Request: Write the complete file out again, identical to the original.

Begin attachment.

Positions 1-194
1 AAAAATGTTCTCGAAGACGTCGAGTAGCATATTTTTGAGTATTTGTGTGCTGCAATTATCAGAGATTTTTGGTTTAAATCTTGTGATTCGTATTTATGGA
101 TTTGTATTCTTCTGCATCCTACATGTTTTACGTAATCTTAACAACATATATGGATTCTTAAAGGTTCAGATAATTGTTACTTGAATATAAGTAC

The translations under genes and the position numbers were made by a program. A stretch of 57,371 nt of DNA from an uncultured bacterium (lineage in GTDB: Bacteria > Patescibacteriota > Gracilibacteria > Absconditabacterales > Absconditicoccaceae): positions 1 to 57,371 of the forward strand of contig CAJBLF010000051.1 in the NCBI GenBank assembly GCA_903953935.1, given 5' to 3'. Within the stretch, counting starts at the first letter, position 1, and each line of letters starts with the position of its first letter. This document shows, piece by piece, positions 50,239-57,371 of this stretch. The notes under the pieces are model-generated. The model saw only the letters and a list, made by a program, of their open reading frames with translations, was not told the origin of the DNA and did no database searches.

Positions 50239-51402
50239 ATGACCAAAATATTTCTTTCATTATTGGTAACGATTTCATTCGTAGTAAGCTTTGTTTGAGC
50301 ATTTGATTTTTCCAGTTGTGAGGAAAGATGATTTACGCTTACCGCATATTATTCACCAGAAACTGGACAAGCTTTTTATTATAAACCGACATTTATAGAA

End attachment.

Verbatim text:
Positions 1-194
1 AAAAATGTTCTCGAAGACGTCGAGTAGCATATTTTTGAGTATTTGTGTGCTGCAATTATCAGAGATTTTTGGTTTAAATCTTGTGATTCGTATTTATGGA
101 TTTGTATTCTTCTGCATCCTACATGTTTTACGTAATCTTAACAACATATATGGATTCTTAAAGGTTCAGATAATTGTTACTTGAATATAAGTAC

The translations under genes and the position numbers were made by a program. A stretch of 57,371 nt of DNA from an uncultured bacterium (lineage in GTDB: Bacteria > Patescibacteriota > Gracilibacteria > Absconditabacterales > Absconditicoccaceae): positions 1 to 57,371 of the forward strand of contig CAJBLF010000051.1 in the NCBI GenBank assembly GCA_903953935.1, given 5' to 3'. Within the stretch, counting starts at the first letter, position 1, and each line of letters starts with the position of its first letter. This document shows, piece by piece, positions 50,239-57,371 of this stretch. The notes under the pieces are model-generated. The model saw only the letters and a list, made by a program, of their open reading frames with translations, was not told the origin of the DNA and did no database searches.

Positions 50239-51402
50239 ATGACCAAAATATTTCTTTCATTATTGGTAACGATTTCATTCGTAGTAAGCTTTGTTTGAGC
50301 ATTTGATTTTTCCAGTTGTGAGGAAAGATGATTTACGCTTACCGCATATTATTCACCAGAAACTGGACAAGCTTTTTATTATAAACCGACATTTATAGAA